On his 1975 tax return, Daly deducted $7,151.95 for meals, lodging and travel expenses he incurred on his sales trips. On July 1, 1977, the Commissioner of Internal Revenue issued a notice of deficiency in which he disallowed $7,025.95 of the deductions on the grounds that (1) the disallowed deductions had not been substantiated; (2) the expenses were not ordinary and necessary business expenses; and (3) Philadelphia was Daly's "tax home." The Commissioner later conceded $5,073.00 in disputed deductions, but disallowed $1,952.95 representing the cost of travel from McLean to Philadelphia, and meal and lodging expenses incurred in the Philadelphia area.

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In Commissioner v. Flowers, 326 U.S. 465, 470, 66 S.Ct. 250, 252, 90 L.Ed. 203 (1946), the Supreme Court, in interpreting the predecessor of section 162(a) (2), set out three conditions which a taxpayer must satisfy to deduct a business traveling expense:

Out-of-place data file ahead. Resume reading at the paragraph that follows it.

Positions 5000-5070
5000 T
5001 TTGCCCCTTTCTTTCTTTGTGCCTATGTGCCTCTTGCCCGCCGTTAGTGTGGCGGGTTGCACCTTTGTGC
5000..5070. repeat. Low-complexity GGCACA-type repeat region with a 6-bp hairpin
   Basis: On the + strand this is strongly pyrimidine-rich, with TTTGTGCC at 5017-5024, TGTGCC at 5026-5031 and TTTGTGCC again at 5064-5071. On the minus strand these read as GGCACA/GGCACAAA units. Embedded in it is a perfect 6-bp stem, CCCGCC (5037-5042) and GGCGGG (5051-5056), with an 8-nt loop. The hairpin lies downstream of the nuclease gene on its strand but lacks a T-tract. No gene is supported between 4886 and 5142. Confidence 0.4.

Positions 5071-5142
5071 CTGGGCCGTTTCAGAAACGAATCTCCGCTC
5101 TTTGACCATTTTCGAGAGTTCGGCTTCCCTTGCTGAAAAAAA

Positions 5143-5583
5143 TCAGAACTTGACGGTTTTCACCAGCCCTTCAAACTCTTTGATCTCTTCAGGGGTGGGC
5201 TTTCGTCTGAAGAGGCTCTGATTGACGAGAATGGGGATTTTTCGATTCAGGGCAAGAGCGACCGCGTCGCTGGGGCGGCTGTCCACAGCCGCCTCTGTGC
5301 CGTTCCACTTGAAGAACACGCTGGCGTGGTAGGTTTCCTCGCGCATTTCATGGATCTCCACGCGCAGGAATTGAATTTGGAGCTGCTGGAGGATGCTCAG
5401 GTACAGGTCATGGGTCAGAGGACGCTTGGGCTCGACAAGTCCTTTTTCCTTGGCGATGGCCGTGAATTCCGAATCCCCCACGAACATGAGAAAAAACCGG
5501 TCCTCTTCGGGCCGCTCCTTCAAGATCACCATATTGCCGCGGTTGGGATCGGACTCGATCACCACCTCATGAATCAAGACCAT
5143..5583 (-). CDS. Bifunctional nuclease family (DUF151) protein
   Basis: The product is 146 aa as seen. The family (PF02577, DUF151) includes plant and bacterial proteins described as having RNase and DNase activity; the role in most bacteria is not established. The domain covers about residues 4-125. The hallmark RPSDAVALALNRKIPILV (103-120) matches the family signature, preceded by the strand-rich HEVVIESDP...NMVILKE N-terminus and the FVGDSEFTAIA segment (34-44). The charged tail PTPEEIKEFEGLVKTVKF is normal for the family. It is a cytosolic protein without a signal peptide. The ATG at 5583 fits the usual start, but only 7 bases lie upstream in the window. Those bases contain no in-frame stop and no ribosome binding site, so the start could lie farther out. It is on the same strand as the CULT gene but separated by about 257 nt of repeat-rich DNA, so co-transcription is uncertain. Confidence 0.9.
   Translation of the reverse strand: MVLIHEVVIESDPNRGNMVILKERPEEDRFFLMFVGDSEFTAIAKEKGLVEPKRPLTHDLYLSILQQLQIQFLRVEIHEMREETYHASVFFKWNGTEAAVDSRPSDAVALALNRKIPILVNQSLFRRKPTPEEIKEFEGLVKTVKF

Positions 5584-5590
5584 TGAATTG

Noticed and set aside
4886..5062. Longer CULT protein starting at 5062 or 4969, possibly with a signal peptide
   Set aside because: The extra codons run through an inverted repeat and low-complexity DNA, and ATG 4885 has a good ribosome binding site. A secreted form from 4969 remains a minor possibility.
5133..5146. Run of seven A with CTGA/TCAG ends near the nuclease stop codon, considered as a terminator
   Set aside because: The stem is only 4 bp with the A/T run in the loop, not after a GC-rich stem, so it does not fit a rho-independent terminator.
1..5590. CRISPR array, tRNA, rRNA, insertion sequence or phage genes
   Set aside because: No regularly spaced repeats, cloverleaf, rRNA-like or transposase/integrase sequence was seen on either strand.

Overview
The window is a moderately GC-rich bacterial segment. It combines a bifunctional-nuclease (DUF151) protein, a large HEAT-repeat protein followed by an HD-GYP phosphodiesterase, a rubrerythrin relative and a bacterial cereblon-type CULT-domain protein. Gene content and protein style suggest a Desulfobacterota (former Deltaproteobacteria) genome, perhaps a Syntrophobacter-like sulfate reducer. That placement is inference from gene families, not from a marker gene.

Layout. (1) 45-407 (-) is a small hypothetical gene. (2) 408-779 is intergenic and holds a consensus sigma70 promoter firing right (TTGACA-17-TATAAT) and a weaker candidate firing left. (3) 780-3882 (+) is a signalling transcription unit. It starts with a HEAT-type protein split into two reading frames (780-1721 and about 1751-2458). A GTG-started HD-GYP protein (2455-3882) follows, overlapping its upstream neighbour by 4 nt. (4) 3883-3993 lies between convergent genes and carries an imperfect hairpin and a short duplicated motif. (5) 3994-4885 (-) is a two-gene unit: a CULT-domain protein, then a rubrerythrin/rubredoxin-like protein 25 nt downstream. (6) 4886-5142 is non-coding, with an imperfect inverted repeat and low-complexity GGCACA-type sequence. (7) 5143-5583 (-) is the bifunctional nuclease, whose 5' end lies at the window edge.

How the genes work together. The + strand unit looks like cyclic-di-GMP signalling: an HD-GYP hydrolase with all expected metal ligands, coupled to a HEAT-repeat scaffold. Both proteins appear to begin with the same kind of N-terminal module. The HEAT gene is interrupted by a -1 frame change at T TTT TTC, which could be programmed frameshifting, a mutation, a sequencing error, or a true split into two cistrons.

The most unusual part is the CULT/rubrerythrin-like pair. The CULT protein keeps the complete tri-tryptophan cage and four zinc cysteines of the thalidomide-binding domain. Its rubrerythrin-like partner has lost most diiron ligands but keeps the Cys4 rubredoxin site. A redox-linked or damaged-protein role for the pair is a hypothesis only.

(1) The expense must be reasonable and necessary; and


(2) The expense must be incurred while away from home; and


(3) The expense must be incurred in pursuit of business.


"Failure to satisfy any one of the three conditions destroys the traveling expense deduction." 326 U.S. at 472, 66 S.Ct. at 253.


The Tax Court held that Daly "had only personal reasons for maintaining his residence completely outside of his sales territory and that he incurred additional travel and living expenses which, in the words of Commissioner v. Flowers, supra at 473, 66 S.Ct. at 253, were 'as unnecessary and inappropriate to' the conduct of his employer's business as 'were his personal and living costs' in McLean." 72 T.C. at 195. We agree, and, as indicated in the dissent to the majority panel opinion, are bound to this view not only by Flowers, but by this court's previous decisions in Babeaux v. Commissioner, 601 F.2d 730 (4th Cir. 1979), cert. denied, 444 U.S. 993, 100 S.Ct. 526, 62 L.Ed.2d 423 (1979), 445 U.S. 943, 100 S.Ct. 1338, 63 L.Ed.2d 776 (1980), Commissioner v. Peurifoy, 254 F.2d 483 (4th Cir. 1951), aff'd per curiam, 358 U.S. 59, 79 S.Ct. 104, 3 L.Ed.2d 30 (1958), and Barnhill v. Commissioner, 148 F.2d 913 (4th Cir. 1945).



MURNAGHAN, Circuit Judge, concurring: